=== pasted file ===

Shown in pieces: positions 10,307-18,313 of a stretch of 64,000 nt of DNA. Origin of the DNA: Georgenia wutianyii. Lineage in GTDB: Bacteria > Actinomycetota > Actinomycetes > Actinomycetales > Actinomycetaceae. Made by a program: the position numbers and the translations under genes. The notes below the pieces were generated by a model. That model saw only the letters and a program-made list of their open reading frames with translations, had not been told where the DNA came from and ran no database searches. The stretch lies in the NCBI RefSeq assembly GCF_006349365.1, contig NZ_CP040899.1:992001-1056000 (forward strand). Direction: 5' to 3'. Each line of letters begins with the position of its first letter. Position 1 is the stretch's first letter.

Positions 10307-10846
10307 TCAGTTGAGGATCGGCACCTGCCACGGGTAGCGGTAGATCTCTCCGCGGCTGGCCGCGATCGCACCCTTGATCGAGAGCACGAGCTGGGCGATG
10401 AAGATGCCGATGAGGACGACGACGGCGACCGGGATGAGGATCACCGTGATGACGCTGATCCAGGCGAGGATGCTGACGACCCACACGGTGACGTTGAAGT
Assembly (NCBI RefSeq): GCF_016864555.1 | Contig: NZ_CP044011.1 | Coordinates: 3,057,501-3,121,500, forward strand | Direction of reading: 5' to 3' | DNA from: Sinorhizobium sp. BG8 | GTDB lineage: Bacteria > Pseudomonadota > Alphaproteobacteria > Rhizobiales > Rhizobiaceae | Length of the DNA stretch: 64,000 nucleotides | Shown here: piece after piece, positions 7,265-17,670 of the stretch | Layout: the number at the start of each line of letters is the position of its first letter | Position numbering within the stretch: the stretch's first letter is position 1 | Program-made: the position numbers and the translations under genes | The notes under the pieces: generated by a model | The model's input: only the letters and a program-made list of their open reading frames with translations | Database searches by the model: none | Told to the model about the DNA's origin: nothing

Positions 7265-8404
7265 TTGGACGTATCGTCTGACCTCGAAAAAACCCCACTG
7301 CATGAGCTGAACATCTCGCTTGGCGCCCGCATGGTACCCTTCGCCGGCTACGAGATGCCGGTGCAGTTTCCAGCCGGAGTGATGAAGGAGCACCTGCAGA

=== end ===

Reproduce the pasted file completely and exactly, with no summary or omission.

Shown in pieces: positions 10,307-18,313 of a stretch of 64,000 nt of DNA. Origin of the DNA: Georgenia wutianyii. Lineage in GTDB: Bacteria > Actinomycetota > Actinomycetes > Actinomycetales > Actinomycetaceae. Made by a program: the position numbers and the translations under genes. The notes below the pieces were generated by a model. That model saw only the letters and a program-made list of their open reading frames with translations, had not been told where the DNA came from and ran no database searches. The stretch lies in the NCBI RefSeq assembly GCF_006349365.1, contig NZ_CP040899.1:992001-1056000 (forward strand). Direction: 5' to 3'. Each line of letters begins with the position of its first letter. Position 1 is the stretch's first letter.

Positions 10307-10846
10307 TCAGTTGAGGATCGGCACCTGCCACGGGTAGCGGTAGATCTCTCCGCGGCTGGCCGCGATCGCACCCTTGATCGAGAGCACGAGCTGGGCGATG
10401 AAGATGCCGATGAGGACGACGACGGCGACCGGGATGAGGATCACCGTGATGACGCTGATCCAGGCGAGGATGCTGACGACCCACACGGTGACGTTGAAGT
Assembly (NCBI RefSeq): GCF_016864555.1 | Contig: NZ_CP044011.1 | Coordinates: 3,057,501-3,121,500, forward strand | Direction of reading: 5' to 3' | DNA from: Sinorhizobium sp. BG8 | GTDB lineage: Bacteria > Pseudomonadota > Alphaproteobacteria > Rhizobiales > Rhizobiaceae | Length of the DNA stretch: 64,000 nucleotides | Shown here: piece after piece, positions 7,265-17,670 of the stretch | Layout: the number at the start of each line of letters is the position of its first letter | Position numbering within the stretch: the stretch's first letter is position 1 | Program-made: the position numbers and the translations under genes | The notes under the pieces: generated by a model | The model's input: only the letters and a program-made list of their open reading frames with translations | Database searches by the model: none | Told to the model about the DNA's origin: nothing

Positions 7265-8404
7265 TTGGACGTATCGTCTGACCTCGAAAAAACCCCACTG
7301 CATGAGCTGAACATCTCGCTTGGCGCCCGCATGGTACCCTTCGCCGGCTACGAGATGCCGGTGCAGTTTCCAGCCGGAGTGATGAAGGAGCACCTGCAGA